Chinese Military Spy Rocket Disintegrates Over Texas

The second stage of a Chinese rocket that delivered a trio of military surveillance satellites in June disintegrated over Texas on Wednesday, USNI News has learned.

The four-ton component of a Chang Zheng 2D ‘Long March’ rocket punched through the atmosphere on Wednesday over Texas at 17,000 miles per hour and disintegrated, two defense officials confirmed to USNI News on Thursday.

Military officials have yet to find any debris from the rocket stage, however USNI News understands the debris field could be miles wide and several hundred miles long.

According to NORAD satellite tracking data, the stage was a piece of space junk in low earth orbit before it made its unscheduled descent.

Chinese Military Spy Rocket disintegrates over Texas
This is a track of People’s Republic of China CZ-2D Rocket Body, SCC# 52910 over West Texas. The pin indicates where the object entered the atmosphere. Jonathan McDowell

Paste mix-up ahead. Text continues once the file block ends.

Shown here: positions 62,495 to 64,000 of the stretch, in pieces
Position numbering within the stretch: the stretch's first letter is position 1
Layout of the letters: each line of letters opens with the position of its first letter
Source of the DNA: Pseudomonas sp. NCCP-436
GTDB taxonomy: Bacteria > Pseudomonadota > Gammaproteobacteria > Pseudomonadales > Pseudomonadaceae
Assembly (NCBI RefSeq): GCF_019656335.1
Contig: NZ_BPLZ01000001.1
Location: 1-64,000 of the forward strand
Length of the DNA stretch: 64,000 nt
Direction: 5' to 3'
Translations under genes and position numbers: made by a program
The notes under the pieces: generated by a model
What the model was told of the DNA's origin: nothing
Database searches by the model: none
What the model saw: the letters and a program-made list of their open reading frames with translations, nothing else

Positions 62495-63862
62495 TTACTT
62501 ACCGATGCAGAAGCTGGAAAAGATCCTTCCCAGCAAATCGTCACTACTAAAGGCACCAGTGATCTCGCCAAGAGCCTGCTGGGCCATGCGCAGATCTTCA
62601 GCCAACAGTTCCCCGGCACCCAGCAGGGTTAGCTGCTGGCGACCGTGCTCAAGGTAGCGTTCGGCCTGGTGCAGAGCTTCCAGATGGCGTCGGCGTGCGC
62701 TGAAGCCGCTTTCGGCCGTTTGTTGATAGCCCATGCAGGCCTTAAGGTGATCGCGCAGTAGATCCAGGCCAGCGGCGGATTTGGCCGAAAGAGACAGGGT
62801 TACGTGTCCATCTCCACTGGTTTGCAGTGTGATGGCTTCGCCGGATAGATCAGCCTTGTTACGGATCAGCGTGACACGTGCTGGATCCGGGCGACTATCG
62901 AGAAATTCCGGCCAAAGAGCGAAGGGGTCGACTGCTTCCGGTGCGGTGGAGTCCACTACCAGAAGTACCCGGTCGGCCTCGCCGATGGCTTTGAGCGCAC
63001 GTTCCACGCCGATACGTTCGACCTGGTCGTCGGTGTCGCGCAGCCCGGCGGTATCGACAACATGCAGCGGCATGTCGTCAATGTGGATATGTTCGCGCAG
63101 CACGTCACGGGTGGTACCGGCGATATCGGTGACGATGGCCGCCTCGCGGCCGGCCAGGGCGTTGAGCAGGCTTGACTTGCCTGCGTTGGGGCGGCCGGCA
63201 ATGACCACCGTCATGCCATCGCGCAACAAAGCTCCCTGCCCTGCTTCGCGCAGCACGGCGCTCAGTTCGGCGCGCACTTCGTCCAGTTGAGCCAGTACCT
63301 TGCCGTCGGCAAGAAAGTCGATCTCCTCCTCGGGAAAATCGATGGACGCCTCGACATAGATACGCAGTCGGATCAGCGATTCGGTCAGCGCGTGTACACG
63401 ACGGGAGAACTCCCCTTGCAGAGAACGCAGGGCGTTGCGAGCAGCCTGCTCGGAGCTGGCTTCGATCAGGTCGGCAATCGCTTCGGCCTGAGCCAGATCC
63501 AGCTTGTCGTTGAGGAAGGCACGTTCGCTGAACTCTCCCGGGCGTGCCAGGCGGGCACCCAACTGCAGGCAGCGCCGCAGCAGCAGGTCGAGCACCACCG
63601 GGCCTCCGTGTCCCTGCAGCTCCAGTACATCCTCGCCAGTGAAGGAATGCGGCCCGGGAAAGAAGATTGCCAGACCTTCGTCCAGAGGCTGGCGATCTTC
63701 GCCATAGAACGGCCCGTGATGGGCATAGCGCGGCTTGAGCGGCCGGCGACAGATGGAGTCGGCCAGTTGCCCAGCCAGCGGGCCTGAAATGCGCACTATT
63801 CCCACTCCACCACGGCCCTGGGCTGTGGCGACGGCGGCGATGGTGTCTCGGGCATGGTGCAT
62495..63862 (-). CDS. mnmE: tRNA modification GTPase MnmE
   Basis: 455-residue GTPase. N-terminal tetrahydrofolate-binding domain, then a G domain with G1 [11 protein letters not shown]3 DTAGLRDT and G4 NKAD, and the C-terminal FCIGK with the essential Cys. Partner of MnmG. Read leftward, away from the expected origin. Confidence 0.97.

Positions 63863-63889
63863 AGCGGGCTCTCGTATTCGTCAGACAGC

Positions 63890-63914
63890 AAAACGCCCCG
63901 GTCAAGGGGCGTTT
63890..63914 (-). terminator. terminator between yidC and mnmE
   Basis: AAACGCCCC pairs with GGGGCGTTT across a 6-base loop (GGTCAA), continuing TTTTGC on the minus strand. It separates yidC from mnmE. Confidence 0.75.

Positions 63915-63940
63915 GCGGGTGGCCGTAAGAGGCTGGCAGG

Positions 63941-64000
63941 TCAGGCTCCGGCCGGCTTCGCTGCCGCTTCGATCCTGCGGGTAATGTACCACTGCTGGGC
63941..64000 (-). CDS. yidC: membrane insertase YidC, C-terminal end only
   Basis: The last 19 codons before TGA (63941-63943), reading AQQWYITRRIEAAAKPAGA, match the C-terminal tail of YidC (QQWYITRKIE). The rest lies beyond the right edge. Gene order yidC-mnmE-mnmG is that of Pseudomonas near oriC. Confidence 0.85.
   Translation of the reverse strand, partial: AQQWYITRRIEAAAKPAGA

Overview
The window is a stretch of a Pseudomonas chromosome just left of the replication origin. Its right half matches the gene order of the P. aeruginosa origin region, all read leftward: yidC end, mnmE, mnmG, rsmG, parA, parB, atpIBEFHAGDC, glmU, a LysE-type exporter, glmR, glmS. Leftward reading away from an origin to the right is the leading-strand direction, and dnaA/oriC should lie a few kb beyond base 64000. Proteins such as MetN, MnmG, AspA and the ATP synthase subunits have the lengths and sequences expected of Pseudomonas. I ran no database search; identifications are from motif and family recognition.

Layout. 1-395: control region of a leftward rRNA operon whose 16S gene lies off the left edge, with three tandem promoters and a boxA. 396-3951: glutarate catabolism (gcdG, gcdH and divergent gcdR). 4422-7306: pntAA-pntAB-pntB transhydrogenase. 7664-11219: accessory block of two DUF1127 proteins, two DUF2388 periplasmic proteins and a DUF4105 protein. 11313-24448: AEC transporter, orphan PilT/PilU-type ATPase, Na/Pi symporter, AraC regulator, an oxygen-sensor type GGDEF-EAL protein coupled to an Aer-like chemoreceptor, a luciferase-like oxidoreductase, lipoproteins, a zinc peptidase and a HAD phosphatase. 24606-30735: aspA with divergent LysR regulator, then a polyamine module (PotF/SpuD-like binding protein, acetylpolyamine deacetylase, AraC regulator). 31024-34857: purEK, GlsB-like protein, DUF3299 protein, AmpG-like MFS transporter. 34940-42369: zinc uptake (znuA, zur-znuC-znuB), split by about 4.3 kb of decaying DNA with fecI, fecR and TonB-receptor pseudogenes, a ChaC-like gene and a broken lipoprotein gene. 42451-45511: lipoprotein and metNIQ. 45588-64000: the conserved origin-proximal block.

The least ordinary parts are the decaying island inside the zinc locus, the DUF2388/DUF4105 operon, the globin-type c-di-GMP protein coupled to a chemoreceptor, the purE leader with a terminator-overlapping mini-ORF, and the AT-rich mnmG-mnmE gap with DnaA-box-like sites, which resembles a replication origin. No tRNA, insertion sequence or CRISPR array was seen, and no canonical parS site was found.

“U.S. Space Command can confirm the People’s Republic of China CZ-2D Rocket Body, SCC# 52910, reentered the Earth’s atmosphere over the southern region of North America at approximately 8:30 pm [Mountain Time] on March 7, 2023,” reads a statement from SPACECOM following an earlier version of this post.

“This was an uncontrolled reentry, meaning it was not steered but rather its orbit decayed and lowered naturally. This type of behavior reinforces the need for better international norms regarding high-risk uncontrolled reentries.”

The debris field is over the least populated counties in the state, according to the Texas Demographic Center.

If you’re curious to delve deeper into the topic, read more about it here.

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